Dark Money = Bad Politics

Dark money in politics is something that is hard to combat. Dark money is that money that is given to candidates for office where the original donor’s identity is hidden, and is used to further the candidate’s campaign. It is unlimited and undocumented when it is funneled through a non-profit. While a PAC is required to report it’s donors, a Super PAC gets away with accepting non-profit or shell corporation donations that evade identity disclosure. Let me explain how it all works.

Kelly wants to support a particular candidate, who I’ll call Johnny. Kelly has campaign limits that total up to about $17,000 in Georgia for Johnny’s campaign start to finish. All of those contributions are reported. If Kelly sends money to a PAC that is donating to Johnny, those donations are limited and reported, and the PAC cannot coordinate with Johnny. So far, so good. While many lament the Citizens United case that essentially decreed that corporations and unions were not bound to restrictions on giving to PACS, it still required disclosure of the donations and it still imposed limits on the amount of giving to a candidate. Citizens United was a conservative group, so naturally the Left was offended. Why? Because unions had been giving unlimited funds for years with no restrictions, but now corporations could do the same. I have no qualms with that because the donations are reported. I’m all for disclosure.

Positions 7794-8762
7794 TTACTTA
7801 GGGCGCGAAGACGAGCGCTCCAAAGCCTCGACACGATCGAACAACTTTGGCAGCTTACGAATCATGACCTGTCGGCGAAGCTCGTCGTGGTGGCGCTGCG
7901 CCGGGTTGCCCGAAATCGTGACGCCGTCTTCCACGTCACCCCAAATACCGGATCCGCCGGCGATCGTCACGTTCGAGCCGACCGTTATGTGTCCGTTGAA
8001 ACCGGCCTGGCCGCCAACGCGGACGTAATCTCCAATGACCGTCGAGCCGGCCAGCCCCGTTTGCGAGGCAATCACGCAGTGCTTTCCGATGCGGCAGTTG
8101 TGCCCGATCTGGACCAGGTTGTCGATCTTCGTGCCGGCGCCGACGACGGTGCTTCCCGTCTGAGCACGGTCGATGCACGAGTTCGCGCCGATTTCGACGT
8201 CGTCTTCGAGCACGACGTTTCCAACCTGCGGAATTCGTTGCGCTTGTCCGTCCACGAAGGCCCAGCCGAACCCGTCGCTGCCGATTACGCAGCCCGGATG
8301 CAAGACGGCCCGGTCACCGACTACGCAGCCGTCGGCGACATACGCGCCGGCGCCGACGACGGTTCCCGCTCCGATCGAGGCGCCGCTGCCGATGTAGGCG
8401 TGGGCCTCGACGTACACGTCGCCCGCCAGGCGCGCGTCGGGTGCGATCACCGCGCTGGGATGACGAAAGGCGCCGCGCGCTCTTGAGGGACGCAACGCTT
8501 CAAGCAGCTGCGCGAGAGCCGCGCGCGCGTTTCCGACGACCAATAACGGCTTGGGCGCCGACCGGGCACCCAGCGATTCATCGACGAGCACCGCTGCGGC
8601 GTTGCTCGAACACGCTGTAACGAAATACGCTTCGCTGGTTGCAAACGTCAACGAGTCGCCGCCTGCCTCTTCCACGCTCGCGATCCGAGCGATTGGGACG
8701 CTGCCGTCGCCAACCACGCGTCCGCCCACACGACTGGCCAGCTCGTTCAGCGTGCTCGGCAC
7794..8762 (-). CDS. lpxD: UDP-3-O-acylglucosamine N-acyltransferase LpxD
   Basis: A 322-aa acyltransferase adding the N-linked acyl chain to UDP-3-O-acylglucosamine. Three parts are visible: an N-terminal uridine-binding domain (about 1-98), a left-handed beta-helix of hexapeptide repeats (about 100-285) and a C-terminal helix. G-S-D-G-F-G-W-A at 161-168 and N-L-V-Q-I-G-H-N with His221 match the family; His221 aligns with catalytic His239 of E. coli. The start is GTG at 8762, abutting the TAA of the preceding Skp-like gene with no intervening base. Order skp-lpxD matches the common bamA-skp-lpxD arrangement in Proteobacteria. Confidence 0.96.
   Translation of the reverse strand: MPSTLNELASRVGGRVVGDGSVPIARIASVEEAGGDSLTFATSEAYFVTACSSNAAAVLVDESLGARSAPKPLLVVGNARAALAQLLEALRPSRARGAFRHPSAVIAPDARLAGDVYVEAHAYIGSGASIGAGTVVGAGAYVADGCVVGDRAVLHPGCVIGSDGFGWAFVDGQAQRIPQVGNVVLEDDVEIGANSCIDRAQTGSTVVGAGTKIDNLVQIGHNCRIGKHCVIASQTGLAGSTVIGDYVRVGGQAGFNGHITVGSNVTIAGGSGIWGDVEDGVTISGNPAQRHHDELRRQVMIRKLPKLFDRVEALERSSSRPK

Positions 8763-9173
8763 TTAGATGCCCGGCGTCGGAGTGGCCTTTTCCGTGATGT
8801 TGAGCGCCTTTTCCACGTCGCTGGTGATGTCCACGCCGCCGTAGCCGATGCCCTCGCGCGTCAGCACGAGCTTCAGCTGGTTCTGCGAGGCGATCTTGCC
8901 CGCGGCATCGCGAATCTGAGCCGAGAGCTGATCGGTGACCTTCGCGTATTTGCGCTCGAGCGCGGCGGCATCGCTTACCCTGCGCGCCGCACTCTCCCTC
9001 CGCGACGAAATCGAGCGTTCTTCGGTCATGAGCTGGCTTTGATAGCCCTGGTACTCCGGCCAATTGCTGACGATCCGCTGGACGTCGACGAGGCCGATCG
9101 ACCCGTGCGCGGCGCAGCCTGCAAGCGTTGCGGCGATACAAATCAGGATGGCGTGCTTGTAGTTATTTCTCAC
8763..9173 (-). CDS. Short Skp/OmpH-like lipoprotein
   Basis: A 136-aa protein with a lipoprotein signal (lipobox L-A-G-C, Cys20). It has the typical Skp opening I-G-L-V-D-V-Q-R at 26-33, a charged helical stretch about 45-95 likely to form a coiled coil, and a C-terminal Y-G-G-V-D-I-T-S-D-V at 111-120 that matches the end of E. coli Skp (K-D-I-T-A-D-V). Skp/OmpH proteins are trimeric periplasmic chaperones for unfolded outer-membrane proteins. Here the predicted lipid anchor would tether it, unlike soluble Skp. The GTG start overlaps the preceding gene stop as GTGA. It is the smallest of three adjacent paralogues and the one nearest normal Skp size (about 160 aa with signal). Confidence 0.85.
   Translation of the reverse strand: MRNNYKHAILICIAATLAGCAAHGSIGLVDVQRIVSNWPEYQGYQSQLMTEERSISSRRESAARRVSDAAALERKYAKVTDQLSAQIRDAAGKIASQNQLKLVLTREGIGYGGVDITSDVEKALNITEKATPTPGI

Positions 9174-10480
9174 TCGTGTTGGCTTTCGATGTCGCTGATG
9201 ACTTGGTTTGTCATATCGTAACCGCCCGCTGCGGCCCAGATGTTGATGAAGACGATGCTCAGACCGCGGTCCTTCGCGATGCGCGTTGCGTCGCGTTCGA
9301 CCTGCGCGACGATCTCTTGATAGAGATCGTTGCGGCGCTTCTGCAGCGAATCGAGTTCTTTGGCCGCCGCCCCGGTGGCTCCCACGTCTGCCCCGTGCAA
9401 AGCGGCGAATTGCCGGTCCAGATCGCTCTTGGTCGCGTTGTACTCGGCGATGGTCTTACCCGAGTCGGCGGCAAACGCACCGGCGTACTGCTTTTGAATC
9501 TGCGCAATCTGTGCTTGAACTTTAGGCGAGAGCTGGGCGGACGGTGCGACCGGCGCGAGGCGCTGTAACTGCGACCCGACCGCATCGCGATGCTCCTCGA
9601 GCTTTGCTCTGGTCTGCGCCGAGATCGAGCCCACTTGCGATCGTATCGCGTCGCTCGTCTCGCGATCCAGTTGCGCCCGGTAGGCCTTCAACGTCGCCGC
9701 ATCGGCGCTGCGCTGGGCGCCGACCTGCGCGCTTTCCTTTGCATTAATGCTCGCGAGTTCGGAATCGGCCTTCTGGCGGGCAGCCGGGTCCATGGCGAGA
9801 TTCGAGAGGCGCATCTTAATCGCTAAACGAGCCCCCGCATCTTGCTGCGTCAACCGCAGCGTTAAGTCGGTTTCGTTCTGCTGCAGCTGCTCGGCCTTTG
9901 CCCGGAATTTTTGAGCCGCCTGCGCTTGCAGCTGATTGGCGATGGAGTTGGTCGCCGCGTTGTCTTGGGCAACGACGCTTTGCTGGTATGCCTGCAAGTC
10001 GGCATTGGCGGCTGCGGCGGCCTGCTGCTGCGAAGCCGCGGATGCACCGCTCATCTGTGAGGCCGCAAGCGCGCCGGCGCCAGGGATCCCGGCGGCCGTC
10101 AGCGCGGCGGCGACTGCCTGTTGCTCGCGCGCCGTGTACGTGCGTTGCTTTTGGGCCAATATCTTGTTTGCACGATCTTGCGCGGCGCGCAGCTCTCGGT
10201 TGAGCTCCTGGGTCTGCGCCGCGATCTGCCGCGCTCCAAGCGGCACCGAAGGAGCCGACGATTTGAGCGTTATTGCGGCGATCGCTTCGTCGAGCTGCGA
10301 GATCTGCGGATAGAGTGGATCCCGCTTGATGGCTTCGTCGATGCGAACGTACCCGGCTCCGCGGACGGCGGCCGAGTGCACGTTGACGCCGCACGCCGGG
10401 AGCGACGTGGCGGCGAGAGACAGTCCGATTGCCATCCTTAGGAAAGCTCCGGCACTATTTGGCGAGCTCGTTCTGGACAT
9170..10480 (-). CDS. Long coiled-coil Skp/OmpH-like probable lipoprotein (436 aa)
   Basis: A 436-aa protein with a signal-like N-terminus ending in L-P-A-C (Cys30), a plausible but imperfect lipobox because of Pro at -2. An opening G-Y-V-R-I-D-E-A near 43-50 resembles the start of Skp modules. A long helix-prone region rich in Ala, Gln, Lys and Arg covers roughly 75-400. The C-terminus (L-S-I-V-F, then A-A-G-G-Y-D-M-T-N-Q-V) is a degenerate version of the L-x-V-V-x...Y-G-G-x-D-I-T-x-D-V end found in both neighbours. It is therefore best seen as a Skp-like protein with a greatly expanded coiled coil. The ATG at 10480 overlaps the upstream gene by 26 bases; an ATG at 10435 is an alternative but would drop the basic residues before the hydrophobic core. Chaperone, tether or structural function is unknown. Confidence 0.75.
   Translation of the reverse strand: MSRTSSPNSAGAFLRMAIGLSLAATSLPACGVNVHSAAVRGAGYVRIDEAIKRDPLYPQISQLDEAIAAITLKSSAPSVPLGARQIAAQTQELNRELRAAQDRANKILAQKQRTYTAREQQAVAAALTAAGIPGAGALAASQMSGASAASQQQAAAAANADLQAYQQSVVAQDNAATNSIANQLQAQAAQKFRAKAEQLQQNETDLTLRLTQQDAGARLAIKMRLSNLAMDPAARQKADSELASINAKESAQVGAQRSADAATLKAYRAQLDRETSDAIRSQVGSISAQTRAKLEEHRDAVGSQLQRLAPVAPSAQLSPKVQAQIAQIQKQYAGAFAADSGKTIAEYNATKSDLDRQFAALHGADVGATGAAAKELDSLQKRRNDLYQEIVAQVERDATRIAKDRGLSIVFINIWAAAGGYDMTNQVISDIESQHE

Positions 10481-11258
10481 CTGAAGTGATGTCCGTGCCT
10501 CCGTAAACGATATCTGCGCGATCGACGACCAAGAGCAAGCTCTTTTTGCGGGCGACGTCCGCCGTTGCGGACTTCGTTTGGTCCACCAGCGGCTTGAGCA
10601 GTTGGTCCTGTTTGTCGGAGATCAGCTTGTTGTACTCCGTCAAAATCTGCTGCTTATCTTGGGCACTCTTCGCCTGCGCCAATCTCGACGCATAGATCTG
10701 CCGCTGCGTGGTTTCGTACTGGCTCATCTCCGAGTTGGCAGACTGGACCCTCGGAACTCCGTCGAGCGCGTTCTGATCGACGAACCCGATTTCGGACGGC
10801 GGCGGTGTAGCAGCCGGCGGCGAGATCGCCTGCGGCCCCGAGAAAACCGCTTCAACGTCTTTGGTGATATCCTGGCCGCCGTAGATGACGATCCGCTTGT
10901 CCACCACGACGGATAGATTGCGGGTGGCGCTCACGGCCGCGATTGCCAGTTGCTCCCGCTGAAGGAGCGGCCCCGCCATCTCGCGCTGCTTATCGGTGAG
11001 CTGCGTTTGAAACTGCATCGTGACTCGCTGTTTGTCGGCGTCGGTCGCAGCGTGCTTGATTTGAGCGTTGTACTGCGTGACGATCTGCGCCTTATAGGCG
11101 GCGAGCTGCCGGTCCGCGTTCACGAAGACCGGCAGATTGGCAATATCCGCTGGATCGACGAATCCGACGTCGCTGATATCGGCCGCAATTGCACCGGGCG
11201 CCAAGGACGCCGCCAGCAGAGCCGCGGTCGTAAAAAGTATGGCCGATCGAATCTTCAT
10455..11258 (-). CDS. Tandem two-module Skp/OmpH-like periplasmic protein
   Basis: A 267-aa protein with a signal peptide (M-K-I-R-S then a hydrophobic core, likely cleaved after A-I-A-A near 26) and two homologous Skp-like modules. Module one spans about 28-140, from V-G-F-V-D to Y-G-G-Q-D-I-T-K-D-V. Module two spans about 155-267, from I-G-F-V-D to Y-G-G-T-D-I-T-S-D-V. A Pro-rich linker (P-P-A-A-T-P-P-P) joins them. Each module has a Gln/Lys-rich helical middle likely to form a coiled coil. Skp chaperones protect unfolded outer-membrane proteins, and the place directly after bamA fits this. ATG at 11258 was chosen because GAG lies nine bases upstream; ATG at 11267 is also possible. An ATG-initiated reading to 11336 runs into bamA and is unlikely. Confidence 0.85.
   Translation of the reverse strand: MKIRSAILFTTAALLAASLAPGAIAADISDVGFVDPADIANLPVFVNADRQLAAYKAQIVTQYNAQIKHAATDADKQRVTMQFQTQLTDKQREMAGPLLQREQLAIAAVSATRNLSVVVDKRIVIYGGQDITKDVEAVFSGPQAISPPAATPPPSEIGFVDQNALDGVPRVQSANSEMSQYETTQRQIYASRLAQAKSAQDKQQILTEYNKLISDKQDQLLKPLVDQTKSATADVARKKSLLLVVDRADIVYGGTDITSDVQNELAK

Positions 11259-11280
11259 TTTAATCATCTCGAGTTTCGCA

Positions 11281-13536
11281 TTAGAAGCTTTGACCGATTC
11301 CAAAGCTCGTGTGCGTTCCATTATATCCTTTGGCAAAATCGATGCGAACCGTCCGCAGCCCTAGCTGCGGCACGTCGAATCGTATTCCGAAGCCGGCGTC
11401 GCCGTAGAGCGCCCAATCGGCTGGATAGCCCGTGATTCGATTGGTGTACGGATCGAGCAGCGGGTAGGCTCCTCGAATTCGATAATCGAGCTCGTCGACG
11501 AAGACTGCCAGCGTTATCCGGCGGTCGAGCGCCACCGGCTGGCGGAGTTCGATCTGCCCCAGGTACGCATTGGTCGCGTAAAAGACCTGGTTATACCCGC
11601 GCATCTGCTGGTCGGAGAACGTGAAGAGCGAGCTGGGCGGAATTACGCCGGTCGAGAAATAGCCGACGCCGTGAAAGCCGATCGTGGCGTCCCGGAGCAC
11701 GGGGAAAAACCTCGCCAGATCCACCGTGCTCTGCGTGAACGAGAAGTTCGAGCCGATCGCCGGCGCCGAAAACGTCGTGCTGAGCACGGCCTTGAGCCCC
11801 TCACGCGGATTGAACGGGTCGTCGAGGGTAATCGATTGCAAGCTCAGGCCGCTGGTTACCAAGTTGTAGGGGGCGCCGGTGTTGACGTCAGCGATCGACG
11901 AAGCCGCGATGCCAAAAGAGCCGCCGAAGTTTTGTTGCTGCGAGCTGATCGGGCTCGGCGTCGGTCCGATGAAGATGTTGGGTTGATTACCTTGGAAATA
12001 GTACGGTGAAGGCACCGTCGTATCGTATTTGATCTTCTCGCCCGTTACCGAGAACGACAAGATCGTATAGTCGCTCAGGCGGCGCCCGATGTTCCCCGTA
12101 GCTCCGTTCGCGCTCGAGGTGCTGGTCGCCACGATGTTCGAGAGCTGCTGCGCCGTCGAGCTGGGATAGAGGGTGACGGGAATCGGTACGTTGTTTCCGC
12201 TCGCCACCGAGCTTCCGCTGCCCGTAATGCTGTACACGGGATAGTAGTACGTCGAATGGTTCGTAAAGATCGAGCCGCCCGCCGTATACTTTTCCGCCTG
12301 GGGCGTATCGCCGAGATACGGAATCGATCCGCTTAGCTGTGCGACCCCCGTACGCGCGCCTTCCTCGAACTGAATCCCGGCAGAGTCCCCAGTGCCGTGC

The real travesty is when Kelly donates to a non-profit, called Americans Who Believe Like Kelly. AWBLK, being a non-profit, is under no obligation to report its donors. It can run a smear campaign on Tracy, Johnny’s opponent, and never disclose its donors. It can give unlimited funds to a Super PAC, which is also unreported. As long as it doesn’t give money to the candidate or work in concert with the candidate but just smears Tracy, no problem and no restrictions and, most importantly, no disclosure.

Both the Left and Right use dark money. Both sides lament the use of dark money, when it is used to defeat them. They don’t get real worked up over dark money that helps them win. And since it is unreported with no identity disclosure and no giving limits, it can be substantial.

Now the fun part. A candidate created a non-profit, called People Who Believe Like Tracy, and gets substantial donations to it. Those donations are undisclosed. The non-profit then hires Tracy’s sister, mother and father to help with community outreach, paying them $100,000 each to do this valuable work. The non-profit then gives to a Super PAC, which by law must report the contribution, but since it was from a non-profit, no one knows who the real donor was. Candidates build huge war chests in this way, create lucrative jobs for their loved ones and pay all sorts of dubious money as grants to special pet projects. Sometimes that candidate will run for governor of Georgia. On the Democratic ticket. And bemoan dark money. And bemoans Citizen United. While lapping up the money from the very beast they deride.

Both sides do it at times. Both sides decry dark money. It’s like negative campaigning, everybody says they hate it, but it works. The system will continue until the people rise up in revolt. I have not a clue when that will be.

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